Mental health issues are as common in the Mining, Construction and Crushing & Screening Industries as they are in the wider community. Worldwide, one in five people experience mental health problems such as anxiety and depression. There are issues specific to our industries that can exacerbate Mental Health problems and hinder the recognition and acknowledgment of them. Mental health issues can impact workplace safety, the wellbeing of employees and reduce productivity.
What is mental health?
The World Health Organisation states that good mental health is a state of wellbeing, whereby an individual can work productively, cope with the stresses of everyday life, contribute and realise their potential. However, for many of us, factors can impact on this and at some stage during our lives we experience problems that affect our mental health.
An example of anxiety from Beyond Blue:
Polo Citrus turned on during crushing - Footage from a 3 min video
“Over the past 12 months, 344 people were reported to have been diagnosed with an asbestos related disease and more than 100 with silicosis. Where workplace exposure is the cause, I want these numbers to head towards zero.” said Minister for Better Regulation and Innovation Kevin Anderson
Consequently, new laws have been passed by the NSW government regarding dust exposure.
Regulatory bodies including local councils, EPA and WorkSafe Australia are targeting construction and mining to ensure that the new legislation for dust control is being implemented. The EPA continued their ‘Bust the Dust’ campaign in Spring this year. ‘Operation Bust the Dust involves frequent inspections of mines on hot, dry and windy days, to check that extra controls are in place at the mines to minimise dust.’
The EPA have fined some businesses $15000-$30000 for dust pollution related offences in 2019 and 2020. Local Governments in some areas have task forces to ensure minimal impact to the community from construction. They have the power to issue Direction notices and on the spot fines. Protecting the local communities and ensuring the work can continue and is not stopped by complaints is an essential part of working successfully in built up areas.
Can you afford not to control dust on your site?
THE IMPORTANCE OF USING THE RIGHT DUST SUPPRESSION
Silica dust is harmful when inhaled into your lungs. As it is 100 times smaller than a grain of sand, you can be breathing it in without knowing.’
That is quite a dramatic quote, but the reality is exposure to dusts in the construction and mining industries can cause serious problems, hence the current legislation and regulation changes. It is well known that it can be short term, causing vision hazards onsite and respirable problems or long-term causing irreversible lung damage.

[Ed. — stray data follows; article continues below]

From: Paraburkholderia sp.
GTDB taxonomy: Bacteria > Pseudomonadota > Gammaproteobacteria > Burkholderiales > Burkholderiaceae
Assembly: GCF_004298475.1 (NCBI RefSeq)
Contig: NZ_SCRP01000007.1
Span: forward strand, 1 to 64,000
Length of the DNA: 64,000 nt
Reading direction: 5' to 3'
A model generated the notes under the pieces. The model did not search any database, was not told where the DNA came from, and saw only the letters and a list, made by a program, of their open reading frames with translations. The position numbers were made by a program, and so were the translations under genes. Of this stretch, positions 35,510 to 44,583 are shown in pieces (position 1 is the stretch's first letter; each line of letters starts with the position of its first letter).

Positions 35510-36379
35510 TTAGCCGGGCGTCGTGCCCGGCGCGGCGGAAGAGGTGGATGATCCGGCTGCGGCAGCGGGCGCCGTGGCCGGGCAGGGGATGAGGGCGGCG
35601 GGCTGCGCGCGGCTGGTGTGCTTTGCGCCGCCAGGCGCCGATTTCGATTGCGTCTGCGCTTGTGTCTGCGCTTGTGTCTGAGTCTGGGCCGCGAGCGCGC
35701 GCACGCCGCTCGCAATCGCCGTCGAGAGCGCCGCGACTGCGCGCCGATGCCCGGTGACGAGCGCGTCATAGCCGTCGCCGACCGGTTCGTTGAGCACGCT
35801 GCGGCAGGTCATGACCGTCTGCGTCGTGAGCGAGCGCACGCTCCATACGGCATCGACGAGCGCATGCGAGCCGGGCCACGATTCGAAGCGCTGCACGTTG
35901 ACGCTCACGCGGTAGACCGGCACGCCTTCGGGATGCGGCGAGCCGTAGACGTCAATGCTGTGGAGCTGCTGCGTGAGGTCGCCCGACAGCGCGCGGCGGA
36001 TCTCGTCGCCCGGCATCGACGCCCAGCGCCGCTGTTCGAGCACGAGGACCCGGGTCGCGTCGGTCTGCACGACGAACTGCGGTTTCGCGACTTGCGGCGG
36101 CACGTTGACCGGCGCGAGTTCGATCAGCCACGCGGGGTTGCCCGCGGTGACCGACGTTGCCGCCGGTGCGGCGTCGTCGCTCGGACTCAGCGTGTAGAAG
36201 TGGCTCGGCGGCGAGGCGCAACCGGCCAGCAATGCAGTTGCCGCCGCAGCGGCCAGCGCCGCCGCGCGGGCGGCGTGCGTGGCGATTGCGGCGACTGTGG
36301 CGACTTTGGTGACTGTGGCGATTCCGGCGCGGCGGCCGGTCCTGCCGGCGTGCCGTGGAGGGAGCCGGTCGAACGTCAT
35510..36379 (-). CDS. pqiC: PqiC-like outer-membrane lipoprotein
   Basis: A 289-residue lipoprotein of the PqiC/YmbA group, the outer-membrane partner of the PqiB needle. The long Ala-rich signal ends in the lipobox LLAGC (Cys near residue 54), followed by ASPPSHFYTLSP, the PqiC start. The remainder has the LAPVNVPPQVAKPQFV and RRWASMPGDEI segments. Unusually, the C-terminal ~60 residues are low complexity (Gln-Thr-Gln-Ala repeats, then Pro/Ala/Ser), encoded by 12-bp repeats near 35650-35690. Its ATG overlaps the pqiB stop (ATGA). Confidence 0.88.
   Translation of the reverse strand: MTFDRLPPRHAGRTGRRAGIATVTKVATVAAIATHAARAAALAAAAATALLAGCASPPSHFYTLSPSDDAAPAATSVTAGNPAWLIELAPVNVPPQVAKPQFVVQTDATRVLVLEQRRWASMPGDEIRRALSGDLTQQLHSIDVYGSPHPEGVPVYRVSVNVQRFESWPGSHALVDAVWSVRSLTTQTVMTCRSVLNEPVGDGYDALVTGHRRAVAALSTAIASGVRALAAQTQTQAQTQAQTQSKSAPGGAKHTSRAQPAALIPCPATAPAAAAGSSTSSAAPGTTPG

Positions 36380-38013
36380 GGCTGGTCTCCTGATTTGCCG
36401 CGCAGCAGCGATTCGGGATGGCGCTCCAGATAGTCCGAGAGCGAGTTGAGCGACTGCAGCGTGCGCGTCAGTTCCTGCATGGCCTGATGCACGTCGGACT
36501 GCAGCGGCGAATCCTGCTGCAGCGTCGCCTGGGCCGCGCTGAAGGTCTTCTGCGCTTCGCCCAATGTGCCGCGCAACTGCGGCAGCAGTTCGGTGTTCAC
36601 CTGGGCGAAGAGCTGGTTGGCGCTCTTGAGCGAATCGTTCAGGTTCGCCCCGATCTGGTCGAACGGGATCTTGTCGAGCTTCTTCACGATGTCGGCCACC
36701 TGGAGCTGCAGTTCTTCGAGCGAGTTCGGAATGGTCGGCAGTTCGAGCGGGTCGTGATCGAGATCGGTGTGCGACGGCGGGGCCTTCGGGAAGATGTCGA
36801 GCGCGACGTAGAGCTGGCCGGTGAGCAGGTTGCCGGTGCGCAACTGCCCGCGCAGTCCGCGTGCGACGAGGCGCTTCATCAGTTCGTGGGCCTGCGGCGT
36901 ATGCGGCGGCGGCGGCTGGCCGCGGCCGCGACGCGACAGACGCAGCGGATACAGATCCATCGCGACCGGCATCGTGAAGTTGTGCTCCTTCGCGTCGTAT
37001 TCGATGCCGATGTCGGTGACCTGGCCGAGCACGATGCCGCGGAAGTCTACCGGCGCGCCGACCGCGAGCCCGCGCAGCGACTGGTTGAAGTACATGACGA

A Polo Citrus Dust suppression trailer is like an insurance policy for your business:
STEP 4 – Develop a plan to implement changes to the company’s safety culture
Now that the desired company culture has been identified and analysed, a number of steps can align and manage these changes. These can be part of the implementation process, start with 1 or 2 in each step and build on this over time to achieve the desired results.
How to improve company culture in the extractive industry
A lot of advice on how to improve safety within businesses suggests that changes to company culture need to be made in order for this to happen, but they don’t provide the details on how to actually do this. This is easy to say but not so easy to implement, and it is necessary to refer to experts and research to develop the structure and plan to make this process successful. The following model devised by Johnson and Scholes is the Cultural Web Model and it is very useful in devising a plan for tackling the business culture and developing change.
These six elements have been called the Paradigm, that is the model or pattern of the work environment. The model involves looking at the organisational culture now, how you would like the culture to be, and finally identifying the gaps between the two and working on these to implement the changes.
How to get employees to buy into the company’s safety program? In an ideal world, all our employees would use common sense, be accountable, look out for each other, look after machinery and work towards common goals –a ‘shared sense of purpose and shared alignment to the mission’ (Navy Seal culture).
Most people are willing and capable of doing this in the right environment. We all know that it is important to have a company culture that supports employees and empowers them, so how do we actually create this? What happens if you have provided training, have policies and procedures in place, your management are onboard but some of your staff are still not following safety guidelines? We aim to give you some practical tips on how to create a more effective culture in your business.
The impact of workplace injuries and diseases
Fortunately, research shows that companies that create a culture of safety in the workplace have demonstrated a reduction in workplace illness and injury by up to 40%.
This is significant as workplace injury and illness obviously affects a company’s bottom line. The cost to the Australian community, employers and workers, according to Safe Work Australia, is shown in the figure below.